TOKYO (Reuters) - Bank of Japan Governor Haruhiko Kuroda urged the government to proceed with another sales tax hike to fix its finances and, despite acknowledging some weakness in the economy, remained confident the central bank would hit its inflation target.
A recent run of weak Japanese data, including a slump in household spending and tepid factory output growth in July, has cast doubt on the BOJ’s view the economy will pick up steadily after the pain inflicted by a first sales tax rise in April.
“Exports and output are showing weak movements,” Kuroda told a news conference after a policy meeting on Thursday at which the central bank left its huge monetary stimulus programme unchanged.
“But job and income conditions are improving steadily and household confidence is firm. Companies, reflecting improving earnings, are maintaining their bullish investment plans. A positive economic cycle remains in place,” he added.
A former top currency diplomat, Kuroda said falls in the yen were not necessarily bad for the world’s third-largest economy, shrugging off the concern of some analysts that further weakness could hurt growth by pushing up import costs.
He remained optimistic that the economy was gradually pulling out of 15 years of deflation and was on its way to hitting his 2 percent target for inflation sometime during the next fiscal year beginning in April.
However, the central bank cut its assessment on housing investment and warned that factory output remained weak, a nod to pessimists on its board who fret there may be only a modest rebound in the economy after a big second-quarter contraction.
Overall, the central bank maintained its view the economy would continue its steady recovery, with consumption set to benefit from a tightening job market that is pushing up wages.
Kuroda said households would boost spending again once the pain from the tax hike faded, suggesting no additional monetary stimulus would be forthcoming any time soon.
His optimism stands in contrast to growing doubts among private-sector analysts that the economy can grow strongly enough to see consumer price inflation, now around 1.3 percent, accelerate toward the central bank’s target.
Some lawmakers are calling on Prime Minister Shinzo Abe to delay a second sales tax increase scheduled for October 2015, citing the bigger-than-expected hit from the first increase.
Kuroda, however, warned that postponing it could undermine market trust in Japan’s finances and trigger a spike in bond yields that would be hard to control with fiscal and monetary policy tools.
“It’s very important for Japan’s fiscal state and for its economy that steady progress is made in efforts to restore fiscal health,” he said.
The BOJ stuck with its “quantitative and qualitative easing” framework, under which it has pledged to increase base money by 60-70 trillion yen ($571-$666 billion) per year through aggressive asset purchases to reflate the long-moribund economy.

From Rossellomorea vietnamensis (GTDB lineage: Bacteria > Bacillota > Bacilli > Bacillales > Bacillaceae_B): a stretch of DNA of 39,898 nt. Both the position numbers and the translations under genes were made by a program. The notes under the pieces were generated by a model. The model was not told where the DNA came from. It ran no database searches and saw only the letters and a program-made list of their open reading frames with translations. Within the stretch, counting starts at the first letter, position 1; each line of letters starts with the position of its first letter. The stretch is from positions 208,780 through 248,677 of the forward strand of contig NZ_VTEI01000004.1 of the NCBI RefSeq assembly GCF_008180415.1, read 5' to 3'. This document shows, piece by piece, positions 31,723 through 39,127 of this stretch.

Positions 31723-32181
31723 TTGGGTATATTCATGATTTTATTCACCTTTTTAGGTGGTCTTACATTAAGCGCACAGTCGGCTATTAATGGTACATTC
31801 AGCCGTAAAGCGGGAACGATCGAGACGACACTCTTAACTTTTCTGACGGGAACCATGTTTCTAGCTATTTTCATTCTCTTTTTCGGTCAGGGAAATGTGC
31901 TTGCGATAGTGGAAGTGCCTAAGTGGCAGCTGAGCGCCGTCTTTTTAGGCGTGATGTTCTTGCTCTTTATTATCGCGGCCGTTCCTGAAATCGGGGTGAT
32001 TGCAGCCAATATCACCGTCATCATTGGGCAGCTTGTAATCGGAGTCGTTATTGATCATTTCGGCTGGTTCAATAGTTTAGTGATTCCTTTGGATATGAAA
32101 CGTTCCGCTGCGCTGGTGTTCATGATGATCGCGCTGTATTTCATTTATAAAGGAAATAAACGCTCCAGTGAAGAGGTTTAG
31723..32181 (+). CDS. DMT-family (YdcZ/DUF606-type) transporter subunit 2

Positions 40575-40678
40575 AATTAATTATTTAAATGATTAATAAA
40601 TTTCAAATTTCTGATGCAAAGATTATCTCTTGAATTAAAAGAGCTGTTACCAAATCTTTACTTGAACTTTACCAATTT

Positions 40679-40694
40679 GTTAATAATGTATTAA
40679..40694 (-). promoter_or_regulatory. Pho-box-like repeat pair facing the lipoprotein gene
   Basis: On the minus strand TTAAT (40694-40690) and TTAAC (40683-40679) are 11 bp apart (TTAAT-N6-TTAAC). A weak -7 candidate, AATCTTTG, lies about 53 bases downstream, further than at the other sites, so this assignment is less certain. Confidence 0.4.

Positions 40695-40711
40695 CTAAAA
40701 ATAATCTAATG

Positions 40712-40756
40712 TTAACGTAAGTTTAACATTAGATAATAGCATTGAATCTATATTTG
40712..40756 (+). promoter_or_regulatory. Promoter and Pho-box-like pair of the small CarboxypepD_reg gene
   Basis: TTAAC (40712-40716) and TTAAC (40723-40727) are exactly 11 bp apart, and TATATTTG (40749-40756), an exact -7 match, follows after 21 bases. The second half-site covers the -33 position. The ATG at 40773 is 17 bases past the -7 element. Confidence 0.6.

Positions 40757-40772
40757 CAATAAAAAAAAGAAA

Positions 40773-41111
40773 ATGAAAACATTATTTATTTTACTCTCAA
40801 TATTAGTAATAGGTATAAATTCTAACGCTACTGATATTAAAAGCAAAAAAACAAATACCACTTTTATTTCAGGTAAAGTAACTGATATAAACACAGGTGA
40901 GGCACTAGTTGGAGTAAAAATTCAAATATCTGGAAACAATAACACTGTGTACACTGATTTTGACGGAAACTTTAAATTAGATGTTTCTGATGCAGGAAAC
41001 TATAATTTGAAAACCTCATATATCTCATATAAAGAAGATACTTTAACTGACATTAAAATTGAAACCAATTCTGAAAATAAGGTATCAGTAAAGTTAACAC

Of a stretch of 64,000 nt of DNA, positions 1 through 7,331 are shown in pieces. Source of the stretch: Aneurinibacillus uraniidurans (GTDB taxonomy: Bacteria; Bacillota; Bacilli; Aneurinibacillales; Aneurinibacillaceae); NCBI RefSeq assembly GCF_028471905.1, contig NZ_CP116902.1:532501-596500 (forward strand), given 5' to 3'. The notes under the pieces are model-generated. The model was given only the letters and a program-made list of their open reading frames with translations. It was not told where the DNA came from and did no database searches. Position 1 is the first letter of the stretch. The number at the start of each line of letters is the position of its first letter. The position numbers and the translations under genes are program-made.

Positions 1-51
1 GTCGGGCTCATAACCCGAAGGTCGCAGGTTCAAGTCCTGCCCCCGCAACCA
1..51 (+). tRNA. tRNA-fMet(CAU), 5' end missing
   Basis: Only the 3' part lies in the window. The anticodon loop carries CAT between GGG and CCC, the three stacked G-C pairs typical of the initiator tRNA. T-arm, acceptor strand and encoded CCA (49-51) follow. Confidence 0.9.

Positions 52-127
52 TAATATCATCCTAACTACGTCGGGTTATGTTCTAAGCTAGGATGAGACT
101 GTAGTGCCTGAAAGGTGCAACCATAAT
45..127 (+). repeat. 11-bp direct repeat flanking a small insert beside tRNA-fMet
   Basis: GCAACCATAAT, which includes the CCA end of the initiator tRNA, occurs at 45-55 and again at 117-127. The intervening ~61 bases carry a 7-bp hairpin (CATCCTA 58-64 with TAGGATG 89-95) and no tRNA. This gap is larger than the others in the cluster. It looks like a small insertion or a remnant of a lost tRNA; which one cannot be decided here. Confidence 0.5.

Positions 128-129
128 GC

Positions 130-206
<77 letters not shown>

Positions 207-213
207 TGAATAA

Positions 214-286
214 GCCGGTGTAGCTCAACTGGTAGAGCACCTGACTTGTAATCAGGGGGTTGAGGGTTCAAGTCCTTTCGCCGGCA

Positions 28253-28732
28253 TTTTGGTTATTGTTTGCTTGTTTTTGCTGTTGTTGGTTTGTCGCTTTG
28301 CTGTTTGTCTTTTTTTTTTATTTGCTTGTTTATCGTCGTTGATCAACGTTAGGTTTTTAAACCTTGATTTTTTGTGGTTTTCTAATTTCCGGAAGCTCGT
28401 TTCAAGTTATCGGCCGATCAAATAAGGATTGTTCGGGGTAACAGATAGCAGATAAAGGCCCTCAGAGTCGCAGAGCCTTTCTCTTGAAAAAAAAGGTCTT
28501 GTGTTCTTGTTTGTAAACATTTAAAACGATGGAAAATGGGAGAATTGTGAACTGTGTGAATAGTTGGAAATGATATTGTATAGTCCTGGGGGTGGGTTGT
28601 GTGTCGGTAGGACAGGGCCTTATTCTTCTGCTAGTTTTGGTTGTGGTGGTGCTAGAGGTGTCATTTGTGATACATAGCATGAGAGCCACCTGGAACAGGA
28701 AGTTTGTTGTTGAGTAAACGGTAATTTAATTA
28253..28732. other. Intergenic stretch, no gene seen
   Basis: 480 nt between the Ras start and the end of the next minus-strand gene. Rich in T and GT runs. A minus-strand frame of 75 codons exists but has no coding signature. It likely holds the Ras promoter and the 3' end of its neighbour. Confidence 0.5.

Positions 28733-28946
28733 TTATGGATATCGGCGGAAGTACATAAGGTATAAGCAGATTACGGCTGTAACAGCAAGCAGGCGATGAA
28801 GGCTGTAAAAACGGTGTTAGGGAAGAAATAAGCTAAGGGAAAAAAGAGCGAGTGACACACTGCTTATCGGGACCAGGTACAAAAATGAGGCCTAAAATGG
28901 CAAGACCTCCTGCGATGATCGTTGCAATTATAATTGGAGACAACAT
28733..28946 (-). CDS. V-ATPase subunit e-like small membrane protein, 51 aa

Offering some relief to policymakers, Japan’s Nikkei stock average hit a seven-month high this week on hopes that a cabinet reshuffle by Abe on Wednesday would give fresh momentum to his growth-oriented policies.
Abe told reporters after the reshuffle that pulling Japan out of chronic deflation remained his top priority and that a decision on whether to proceed with the second increase in the sales tax depended largely on data in coming months.
Japan’s economy shrank by an annualised 6.8 percent in the second quarter, more than erasing a first-quarter surge in the run-up to the sales tax increase. Analysts polled by Reuters expected a 3.8 percent bounce this quarter.
The BOJ is likely to cut its economic growth projection for the current fiscal year when it reviews its long-term forecasts in October, but it will keep its bullish price forecasts as a tighter job market nudges up wages, sources say.
“The BOJ is saying that right now parts of the economy are weaker than expected, but it still expects growth to accelerate in the future,” said Hiroshi Miyazaki, senior economist at Mitsubishi UFJ Morgan Stanley Securities.
“It is possible the BOJ will downgrade this fiscal year’s GDP forecasts, but as long as it expects healthy growth for next fiscal year, I see no change to its policy stance.”
Exports have failed to pick up despite the boost from a weak yen, disappointing BOJ officials and dragging on growth. Some pundits thus argue that further yen falls may do more harm than good by pushing up import costs for Japanese companies.
Kuroda dismissed that view, adding that it was natural for the yen to weaken against the dollar at a time when the BOJ was keeping monetary policy ultra-loose but the U.S. Federal Reserve was moving closer to raising rates.
Additional reporting by Stanley White and Tetsushi Kajimoto; Editing by William Mallard and Alan Raybould